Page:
The Philosophical Origins and Sources of Human Rights 15
Defining and Categorizing Human Rights in Practice 19
Conclusions 23
Discussion Questions 24
Web Resources 24
2 The Development of International Human Rights Law 25
Does International Human Rights Law Matter? 25
The Historical Foundations of International Human Rights Law 26
The United Nations Core of International Human Rights Law 28
The Distinction between Human Rights Law and Humanitarian Law 34
Feminist Critiques of International Human Rights Law 38
Sexual Orientation Discrimination and International Human Rights Law 40
Conclusions 41
Discussion Questions 42
Web Resources 43
3 Are Human Rights Universal? 44
Defining Universalism and Relativism 44
Are Human Rights a Western Construct? 46
Feminist Perspectives on Universalism and Relativism 50
Case Study: Female Genital Mutilation or Female Circumcision? 52
Case Study: Male Genital Mutilation or Male Circumcision? 55
Conclusions 59
Discussion Questions 60
Part II Human Rights in Practice
4 Civil and Political Rights in a World of Sovereign States 62
Civil and Political Rights and State Sovereignty in Tension 62
Case Study: National Security and Terrorism 65
Case Study: Freedom of Movement, Civil Rights, and Sovereignty 71
Conclusions 75
Discussion Questions 76
Web Resources 77
5 Collective Rights in a World of Sovereign States 78
Human Rights as Collective Rights 78
Collective Rights and Individual Rights 80
Case Study: Self-Determination 81
Case Study: Genocide 93
Conclusions 98
Discussion Questions 99
Web Resources 100
6 Economic and Social Rights in a World of Sovereign States 102
Economic and Social Rights as Human Rights 102
Economic and Social Rights and State Sovereignty in Tension 103
The Relationship between Economic and Social Rights and Civil and Political Rights 106
Case Study: Human Development and Poverty 108
Case Study: Health and Human Rights 111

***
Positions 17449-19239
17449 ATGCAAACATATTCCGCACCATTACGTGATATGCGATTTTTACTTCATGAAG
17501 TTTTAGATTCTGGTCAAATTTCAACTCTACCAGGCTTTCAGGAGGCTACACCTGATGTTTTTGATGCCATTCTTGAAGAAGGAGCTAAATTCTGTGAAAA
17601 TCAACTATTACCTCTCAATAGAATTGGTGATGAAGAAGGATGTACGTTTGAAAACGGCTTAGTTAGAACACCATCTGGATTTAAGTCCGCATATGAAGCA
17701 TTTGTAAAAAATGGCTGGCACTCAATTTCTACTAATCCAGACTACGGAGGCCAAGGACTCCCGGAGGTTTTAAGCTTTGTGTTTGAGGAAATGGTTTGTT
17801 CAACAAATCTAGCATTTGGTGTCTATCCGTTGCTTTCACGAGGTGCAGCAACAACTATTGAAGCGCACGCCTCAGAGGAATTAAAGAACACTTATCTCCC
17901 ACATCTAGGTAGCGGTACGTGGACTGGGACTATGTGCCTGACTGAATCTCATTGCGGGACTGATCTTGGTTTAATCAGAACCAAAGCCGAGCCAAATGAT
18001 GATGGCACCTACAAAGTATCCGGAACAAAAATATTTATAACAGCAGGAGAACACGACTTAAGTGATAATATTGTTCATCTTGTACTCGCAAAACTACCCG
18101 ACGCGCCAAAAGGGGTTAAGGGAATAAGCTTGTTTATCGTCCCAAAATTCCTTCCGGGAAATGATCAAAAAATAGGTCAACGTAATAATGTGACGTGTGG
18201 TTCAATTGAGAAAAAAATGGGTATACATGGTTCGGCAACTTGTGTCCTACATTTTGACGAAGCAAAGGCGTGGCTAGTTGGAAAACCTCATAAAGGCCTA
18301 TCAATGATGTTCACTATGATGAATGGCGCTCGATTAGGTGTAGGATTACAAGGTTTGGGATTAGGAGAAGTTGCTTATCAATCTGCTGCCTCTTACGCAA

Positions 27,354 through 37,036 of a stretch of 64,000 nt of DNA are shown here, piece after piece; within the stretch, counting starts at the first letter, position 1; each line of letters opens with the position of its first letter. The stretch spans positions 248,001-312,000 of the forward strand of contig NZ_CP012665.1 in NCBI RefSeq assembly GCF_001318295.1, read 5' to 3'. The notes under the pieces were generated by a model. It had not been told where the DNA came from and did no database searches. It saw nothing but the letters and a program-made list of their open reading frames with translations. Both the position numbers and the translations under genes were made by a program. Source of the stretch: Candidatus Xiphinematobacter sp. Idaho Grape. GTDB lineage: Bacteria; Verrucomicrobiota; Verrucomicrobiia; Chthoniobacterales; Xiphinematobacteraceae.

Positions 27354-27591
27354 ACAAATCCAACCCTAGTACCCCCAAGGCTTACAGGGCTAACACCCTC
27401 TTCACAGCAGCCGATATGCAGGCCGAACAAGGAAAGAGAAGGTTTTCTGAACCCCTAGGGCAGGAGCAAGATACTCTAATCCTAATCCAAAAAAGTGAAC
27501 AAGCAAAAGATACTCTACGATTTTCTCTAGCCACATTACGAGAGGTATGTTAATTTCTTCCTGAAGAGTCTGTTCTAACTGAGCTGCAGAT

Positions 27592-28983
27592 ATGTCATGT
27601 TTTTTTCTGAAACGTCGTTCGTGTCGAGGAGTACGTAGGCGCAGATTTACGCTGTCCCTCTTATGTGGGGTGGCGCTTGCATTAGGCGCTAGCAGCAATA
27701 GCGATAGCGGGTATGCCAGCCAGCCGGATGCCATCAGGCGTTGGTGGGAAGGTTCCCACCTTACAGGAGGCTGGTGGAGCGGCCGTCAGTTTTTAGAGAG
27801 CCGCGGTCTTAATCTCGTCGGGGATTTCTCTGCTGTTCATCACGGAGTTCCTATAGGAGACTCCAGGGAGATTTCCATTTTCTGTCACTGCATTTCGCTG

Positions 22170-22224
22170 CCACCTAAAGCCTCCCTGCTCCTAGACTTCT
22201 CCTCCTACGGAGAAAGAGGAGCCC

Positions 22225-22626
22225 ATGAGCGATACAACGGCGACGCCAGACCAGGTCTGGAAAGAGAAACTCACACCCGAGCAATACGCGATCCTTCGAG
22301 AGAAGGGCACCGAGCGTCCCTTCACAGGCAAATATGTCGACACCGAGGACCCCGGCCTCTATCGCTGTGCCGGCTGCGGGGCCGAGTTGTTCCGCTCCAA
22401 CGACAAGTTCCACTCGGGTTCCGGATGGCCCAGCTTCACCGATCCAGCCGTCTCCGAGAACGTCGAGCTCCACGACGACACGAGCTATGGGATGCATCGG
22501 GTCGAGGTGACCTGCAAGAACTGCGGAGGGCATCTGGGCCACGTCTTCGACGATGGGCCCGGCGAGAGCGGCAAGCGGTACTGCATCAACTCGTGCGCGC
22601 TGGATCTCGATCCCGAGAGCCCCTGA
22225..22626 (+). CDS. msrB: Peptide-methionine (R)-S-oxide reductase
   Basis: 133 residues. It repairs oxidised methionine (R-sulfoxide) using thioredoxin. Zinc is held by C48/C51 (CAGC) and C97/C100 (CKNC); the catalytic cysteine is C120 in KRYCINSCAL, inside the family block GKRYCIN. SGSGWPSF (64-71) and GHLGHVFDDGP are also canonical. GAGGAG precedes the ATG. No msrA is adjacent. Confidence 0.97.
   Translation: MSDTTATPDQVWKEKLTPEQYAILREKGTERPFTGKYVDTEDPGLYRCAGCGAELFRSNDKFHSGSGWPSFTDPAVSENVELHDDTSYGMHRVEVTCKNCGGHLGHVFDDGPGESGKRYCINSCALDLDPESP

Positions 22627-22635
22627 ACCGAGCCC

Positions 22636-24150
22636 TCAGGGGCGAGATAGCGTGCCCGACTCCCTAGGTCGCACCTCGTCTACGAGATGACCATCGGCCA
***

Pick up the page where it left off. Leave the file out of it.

Conclusions 116
Discussion Questions 117
Web Resources 118
7 Sexual Equality and Human Rights 119
Sexual Equality as a Human Right 119
Women and Sexual Minorities: Special Rights or Human Rights? 121
Case Study: Violence against Women 124
Case Study: Sex-Specific Abuses of Human Rights during War 127
Case Study: Sexual Orientation Discrimination 129
Conclusions 132
Discussion Questions 133
Web Resources 134
Part III Human Rights and the Quest for Justice
8 Promoting Human Rights From the Top Down 135
Implementing Human Rights through International Organizations and States 135
The United Nations Human Rights System 136
Regional Human Rights Systems 142
States, Foreign Policy, and Human Rights 146
Case Study: U.S. Foreign Policy and American Exceptionalism 147
Humanitarian Intervention 150
Case Study: Humanitarian Intervention in Kosovo 153
Conclusions 155
Discussion Questions 157
Web Resources 158
9 Punitive Justice and Human Rights 159
Punitive Justice as a Response to Human Rights Abuses 159
Trials and Punitive Justice 160
Trials In Historical Perspective: The Development of Ad Hoc Tribunals 162
Ad Hoc Tribunals after World War II: Nuremberg and Tokyo 164
The International Tribunal for the Former Yugoslavia 167
The International Criminal Tribunal for Rwanda 170
The International Criminal Court 173
Prosecuting International Crimes in Domestic Courts 176
Conclusions 181
Discussion Questions 185
Web Resources 185
10 Restorative Justice and Human Rights 186
Restorative Justice as a Response to Human Rights Abuses 186
Truth Commissions 188
Reparations 193
Apologies 198
Conclusions 201
Discussion Questions 202
Web Resources 203
11 Promoting Human Rights From the Bottom Up 204
Mobilizing Support for Human Rights in a World of Sovereign States 204
Non-State Actors and the Global Struggle for Human Rights 206
Case Study: Transnational Corporations and Human Rights 210
Case Study: Health and Human Rights Advocacy 213
Conclusions 216
Discussion Questions 217
Web Resources 218
Conclusions 219
Notes 223
Index 237